• Inbound and outbound marketing can support each other. It is not a zero-sum game of deciding to “only” invest in inbound marketing (SEO, social media marketing, etc.) or outbound marketing (direct mail, phone calls, etc.) You can do both. And your various marketing campaigns can feed into each other. For example, you could make an offer via a direct mailing that can be redeemed on Facebook – “Like us on Facebook and get a 10% discount on your next purchase.”

Related Class: Top of the Funnel Tactics for Inbound Marketing

  • Different marketing methods can fit better into your budget. With traditional “outbound marketing” like direct mail or advertising, there is usually a fixed upfront cost to placing an ad or buying a mailing list or printing a mailing. With inbound marketing, the cost can often vary depending on the amount of time that the business owner spends implementing the marketing tactic and doing the work. There is a value to your time, so if you’re spending time on Facebook marketing you’ll want to know that you’re getting some return on the investment. The advantage of inbound marketing, ideally, is that once you invest some upfront time and money to set up a website, create a social media presence, and establish an online audience, you will have a long-term foundation of “owned media” that will keep bringing customers to you.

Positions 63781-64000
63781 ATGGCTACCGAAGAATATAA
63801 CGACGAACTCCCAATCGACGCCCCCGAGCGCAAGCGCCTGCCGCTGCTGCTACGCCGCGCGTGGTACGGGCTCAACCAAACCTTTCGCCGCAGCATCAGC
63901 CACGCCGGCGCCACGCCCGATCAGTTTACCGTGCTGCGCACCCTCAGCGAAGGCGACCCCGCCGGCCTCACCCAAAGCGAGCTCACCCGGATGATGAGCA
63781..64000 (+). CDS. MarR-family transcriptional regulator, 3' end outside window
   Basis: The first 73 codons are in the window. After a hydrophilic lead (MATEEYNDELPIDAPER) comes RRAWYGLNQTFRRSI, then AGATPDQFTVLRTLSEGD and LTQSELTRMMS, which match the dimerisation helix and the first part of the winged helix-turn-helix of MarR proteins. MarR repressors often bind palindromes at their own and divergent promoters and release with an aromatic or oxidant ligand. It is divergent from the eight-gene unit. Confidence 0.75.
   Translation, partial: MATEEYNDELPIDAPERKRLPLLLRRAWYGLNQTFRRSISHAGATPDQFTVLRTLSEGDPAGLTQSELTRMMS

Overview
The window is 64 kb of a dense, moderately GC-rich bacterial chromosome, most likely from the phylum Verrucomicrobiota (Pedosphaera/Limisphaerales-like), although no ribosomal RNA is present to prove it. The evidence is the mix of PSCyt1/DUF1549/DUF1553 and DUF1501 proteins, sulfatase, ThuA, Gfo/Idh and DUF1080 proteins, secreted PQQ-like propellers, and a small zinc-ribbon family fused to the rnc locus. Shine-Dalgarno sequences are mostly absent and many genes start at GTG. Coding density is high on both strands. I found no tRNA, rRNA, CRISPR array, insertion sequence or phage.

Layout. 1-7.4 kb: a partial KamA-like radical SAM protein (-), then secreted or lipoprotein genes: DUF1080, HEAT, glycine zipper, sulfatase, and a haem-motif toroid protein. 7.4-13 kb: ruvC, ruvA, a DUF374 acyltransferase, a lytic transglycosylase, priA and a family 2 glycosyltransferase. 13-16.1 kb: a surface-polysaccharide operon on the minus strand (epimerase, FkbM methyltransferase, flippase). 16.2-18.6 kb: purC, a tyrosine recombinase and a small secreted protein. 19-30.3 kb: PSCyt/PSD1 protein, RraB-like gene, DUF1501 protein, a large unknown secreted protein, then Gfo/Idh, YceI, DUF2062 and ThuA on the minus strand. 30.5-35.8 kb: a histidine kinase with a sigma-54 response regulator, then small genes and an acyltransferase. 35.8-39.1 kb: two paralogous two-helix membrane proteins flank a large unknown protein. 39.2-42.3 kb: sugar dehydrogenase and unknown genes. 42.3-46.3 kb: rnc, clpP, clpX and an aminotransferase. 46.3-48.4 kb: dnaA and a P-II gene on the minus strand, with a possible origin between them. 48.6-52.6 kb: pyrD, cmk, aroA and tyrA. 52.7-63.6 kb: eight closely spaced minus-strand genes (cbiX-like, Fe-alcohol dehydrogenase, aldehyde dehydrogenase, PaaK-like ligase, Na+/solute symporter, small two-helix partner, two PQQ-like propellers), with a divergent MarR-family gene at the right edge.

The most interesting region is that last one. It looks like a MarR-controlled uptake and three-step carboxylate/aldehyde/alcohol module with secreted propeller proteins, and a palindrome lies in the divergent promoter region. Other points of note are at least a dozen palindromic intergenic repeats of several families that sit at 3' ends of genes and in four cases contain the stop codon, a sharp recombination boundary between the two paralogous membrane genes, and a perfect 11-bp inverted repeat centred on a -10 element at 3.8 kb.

Finding the right balance of inbound and outbound marketing is a constant challenge, but there are more exciting, innovative and measurable ways to reach your customers than ever before. Just remember that just like with your investments, you should take a “diversified” approach to your marketing methods. That’s the best strategy for long-term success.

To create marketing messages to connect with your customers, you have to take the time to understand what they need and give it to them when they need it. The Online Marketing Institute class, Four Way Customers Can Be Consumer Centric, will teach you how to create consistent marketing messages across a variety of channel that connect with your audience.


5 Tips for Content Marketing + Social Media Success